Oxford University Press (2000)
AbstractKnowledge and its Limits presents a systematic new conception of knowledge as a kind of mental stage sensitive to the knower's environment. It makes a major contribution to the debate between externalist and internalist philosophies of mind, and breaks radically with the epistemological tradition of analyzing knowledge in terms of true belief. The theory casts new light on such philosophical problems as scepticism, evidence, probability and assertion, realism and anti-realism, and the limits of what can be known. The arguments are illustrated by rigorous models based on epistemic logic and probability theory. The result is a new way of doing epistemology and a notable contribution to the philosophy of mind.
019925656X 9780199256563 0198250436
Similar books and articles
The Theory of Knowledge: A Thematic Introduction.Paul K. Moser (ed.) - 1997 - Oxford University Press.
Problems of Knowledge: A Critical Introduction to Epistemology.Michael Williams - 2001 - Oxford University Press.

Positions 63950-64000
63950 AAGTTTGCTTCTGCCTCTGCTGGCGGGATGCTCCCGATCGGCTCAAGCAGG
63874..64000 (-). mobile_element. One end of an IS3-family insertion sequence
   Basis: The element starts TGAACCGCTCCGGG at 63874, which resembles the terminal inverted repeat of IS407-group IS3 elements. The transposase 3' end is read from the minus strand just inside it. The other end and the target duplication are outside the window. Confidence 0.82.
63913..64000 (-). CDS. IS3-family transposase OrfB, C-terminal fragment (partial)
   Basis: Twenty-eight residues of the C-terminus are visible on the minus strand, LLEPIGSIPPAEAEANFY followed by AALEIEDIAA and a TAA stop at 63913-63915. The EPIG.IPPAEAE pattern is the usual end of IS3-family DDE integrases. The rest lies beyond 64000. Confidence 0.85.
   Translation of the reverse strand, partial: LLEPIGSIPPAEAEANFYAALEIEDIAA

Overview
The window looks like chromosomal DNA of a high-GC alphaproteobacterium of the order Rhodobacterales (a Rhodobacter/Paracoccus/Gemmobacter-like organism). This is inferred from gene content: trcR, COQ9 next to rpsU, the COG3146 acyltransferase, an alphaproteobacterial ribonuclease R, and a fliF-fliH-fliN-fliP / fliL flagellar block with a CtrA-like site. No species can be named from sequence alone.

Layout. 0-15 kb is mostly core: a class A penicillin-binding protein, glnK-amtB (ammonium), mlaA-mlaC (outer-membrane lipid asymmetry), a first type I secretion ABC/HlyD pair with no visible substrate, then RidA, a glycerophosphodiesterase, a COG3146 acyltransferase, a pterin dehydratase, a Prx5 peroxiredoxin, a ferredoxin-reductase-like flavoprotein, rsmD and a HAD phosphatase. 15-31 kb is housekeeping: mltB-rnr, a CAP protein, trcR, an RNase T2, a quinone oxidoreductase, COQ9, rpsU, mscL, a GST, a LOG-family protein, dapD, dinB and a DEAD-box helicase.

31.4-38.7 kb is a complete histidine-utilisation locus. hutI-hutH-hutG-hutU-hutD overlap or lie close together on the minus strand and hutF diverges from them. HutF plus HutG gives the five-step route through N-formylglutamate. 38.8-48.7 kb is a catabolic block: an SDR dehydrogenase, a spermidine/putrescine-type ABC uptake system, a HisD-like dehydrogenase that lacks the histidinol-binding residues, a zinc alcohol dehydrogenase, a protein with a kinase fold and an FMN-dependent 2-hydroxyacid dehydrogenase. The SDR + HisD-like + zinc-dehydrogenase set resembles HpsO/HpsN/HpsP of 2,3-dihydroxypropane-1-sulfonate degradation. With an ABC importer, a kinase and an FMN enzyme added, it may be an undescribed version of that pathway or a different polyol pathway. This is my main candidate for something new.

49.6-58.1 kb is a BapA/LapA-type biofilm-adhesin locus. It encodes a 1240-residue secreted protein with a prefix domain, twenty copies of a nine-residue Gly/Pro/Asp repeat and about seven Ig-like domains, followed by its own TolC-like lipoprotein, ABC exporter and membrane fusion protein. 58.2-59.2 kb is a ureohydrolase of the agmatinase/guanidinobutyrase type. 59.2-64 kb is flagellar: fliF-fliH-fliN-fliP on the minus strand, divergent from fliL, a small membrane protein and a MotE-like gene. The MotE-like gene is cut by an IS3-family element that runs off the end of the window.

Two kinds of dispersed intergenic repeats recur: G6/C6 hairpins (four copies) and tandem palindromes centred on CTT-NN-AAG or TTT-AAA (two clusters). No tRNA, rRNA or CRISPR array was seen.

Evidence= Knowledge: Williamson's Solution to Skepticism?Stephen Schiffer - 2009 - In Patrick Greenough, Duncan Pritchard & Timothy Williamson (eds.), Williamson on Knowledge. Oxford University Press. pp. 183--202.
Coherence theory of knowledge: A gradational account. [REVIEW]Elke Brendel - 1999 - Erkenntnis 50 (2-3):293-307.
Added to PP
Historical graph of downloads
Citations of this work
Assessment Sensitivity: Relative Truth and its Applications.John Gordon MacFarlane - 2014 - Oxford: Oxford University Press.
Grounding in the image of causation.Jonathan Schaffer - 2016 - Philosophical Studies 173 (1):49-100.
Peer disagreement and higher order evidence.Thomas Kelly - 2010 - In Alvin I. Goldman & Dennis Whitcomb (eds.), Social Epistemology: Essential Readings. Oxford University Press. pp. 183--217.
References found in this work
No references found.